From now on, the Mediterranean town will no longer tolerate the public exhibition of “phallic tiaras” or “unbecoming behavior with inflatable sex dolls.”
A Socialist spokesman calls the initiative “a factory for destroying future tourists”
The city council has just approved an ordinance addressing behavior in public spaces and is also banning the practice of walking around the streets in bathing trunks with no shirt, a practice popular with many tourists. Outright nudity is also specifically prohibited.
But it’s the stag and hen parties that have drawn the most ire from local officials.
“We’re sick and tired of seeing inflatable dolls and phallic tiaras. We don’t want that kind of obscene behavior in our town,” said Mayor Rosa María Cano, of the conservative Popular Party (PP).
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Bachelor parties themselves are not being banned, she noted, adding: “That would be undemocratic.”
Instead, Cano said the aim of the new rules is to make these celebrations compatible with family tourism, since bachelor parties “begin at noon in places where there are children present.”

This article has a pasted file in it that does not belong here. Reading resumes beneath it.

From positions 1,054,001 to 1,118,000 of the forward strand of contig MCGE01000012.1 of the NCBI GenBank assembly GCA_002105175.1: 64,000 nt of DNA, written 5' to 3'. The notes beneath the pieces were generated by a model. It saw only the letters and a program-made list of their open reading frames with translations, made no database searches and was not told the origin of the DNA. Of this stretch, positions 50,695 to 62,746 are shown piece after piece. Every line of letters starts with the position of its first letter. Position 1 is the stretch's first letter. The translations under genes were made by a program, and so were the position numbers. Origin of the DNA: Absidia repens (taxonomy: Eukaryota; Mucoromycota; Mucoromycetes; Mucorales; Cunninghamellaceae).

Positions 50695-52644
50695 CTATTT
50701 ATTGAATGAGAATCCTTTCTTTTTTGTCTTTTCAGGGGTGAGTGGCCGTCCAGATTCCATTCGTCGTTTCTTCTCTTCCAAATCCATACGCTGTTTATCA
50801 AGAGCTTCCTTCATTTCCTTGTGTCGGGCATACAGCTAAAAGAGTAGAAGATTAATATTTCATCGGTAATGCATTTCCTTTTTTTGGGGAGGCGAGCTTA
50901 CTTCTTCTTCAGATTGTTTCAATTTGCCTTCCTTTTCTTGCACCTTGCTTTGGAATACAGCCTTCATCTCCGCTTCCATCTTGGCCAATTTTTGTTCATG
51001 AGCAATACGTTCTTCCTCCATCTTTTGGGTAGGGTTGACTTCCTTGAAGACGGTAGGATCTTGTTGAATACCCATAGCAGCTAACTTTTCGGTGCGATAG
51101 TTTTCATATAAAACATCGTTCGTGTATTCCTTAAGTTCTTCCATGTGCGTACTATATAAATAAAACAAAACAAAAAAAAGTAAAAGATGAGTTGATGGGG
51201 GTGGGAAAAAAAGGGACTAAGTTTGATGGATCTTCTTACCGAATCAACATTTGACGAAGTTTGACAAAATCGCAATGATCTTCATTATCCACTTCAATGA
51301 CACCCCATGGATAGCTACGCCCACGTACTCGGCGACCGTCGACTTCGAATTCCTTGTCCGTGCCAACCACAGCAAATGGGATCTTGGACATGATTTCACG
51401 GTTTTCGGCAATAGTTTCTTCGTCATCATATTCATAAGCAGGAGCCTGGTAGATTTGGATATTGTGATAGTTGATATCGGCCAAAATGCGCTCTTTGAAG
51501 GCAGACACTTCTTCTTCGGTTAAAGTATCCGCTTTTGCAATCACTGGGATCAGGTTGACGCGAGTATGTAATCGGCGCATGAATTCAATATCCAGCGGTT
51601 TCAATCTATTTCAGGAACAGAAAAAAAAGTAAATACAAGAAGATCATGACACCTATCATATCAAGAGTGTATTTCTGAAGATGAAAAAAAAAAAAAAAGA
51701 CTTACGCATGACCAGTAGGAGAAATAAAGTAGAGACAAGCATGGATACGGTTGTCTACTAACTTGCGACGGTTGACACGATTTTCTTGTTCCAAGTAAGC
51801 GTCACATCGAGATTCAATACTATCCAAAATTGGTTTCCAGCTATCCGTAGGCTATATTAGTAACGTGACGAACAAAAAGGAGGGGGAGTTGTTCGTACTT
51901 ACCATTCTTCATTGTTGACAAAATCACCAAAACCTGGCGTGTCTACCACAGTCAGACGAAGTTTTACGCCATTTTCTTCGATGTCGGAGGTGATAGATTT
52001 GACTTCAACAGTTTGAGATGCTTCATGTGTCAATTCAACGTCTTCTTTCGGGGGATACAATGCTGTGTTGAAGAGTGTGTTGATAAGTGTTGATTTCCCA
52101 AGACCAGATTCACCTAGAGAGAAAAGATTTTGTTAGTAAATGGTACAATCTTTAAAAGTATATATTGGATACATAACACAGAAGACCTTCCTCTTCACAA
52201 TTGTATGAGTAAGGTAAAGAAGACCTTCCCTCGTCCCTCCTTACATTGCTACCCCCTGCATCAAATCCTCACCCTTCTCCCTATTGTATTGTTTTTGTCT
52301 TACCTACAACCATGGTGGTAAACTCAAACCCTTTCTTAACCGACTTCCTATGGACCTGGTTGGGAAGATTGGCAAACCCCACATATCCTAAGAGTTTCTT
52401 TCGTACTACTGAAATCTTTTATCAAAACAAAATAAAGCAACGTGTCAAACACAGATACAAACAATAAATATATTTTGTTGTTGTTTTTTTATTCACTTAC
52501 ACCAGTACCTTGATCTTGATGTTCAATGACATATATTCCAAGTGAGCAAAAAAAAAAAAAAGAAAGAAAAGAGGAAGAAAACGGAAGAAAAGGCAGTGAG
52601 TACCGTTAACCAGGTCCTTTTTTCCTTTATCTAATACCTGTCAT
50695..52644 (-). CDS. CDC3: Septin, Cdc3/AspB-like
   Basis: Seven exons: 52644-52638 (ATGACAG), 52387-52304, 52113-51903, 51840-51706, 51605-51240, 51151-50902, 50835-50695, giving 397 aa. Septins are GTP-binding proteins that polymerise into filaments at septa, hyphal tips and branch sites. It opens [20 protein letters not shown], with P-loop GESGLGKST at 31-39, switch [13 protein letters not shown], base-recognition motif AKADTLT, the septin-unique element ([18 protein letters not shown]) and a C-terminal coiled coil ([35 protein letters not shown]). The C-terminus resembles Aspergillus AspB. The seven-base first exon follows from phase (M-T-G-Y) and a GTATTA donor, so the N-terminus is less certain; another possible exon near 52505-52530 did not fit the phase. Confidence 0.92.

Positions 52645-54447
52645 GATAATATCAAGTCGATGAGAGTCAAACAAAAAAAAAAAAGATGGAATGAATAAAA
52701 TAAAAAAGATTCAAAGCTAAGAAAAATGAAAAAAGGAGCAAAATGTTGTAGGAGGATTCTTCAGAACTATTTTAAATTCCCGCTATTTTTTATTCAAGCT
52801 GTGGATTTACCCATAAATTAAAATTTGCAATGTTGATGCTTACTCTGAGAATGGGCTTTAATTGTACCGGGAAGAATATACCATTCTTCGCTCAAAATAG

Anybody breaching the regulations will be subject to fines of between €100 and €300, although if the rules are broken in crowded areas where there are children or in buildings under landmark protection, the fine could be as steep as €1,000.
The ordinance was rejected by all three opposition groups in the council. Manuel Zamora, a Socialist (PSOE) spokesman, called the local council “a factory for destroying tourism.”
“Anybody fined for wearing a bathing suit on the street would find it so ridiculous and unfair they would never return here,” said Zamora. “And then they will tell everyone about it and the news will spread like wildfire, and people considering coming to Mojácar will go somewhere else.”
English version by Susana Urra.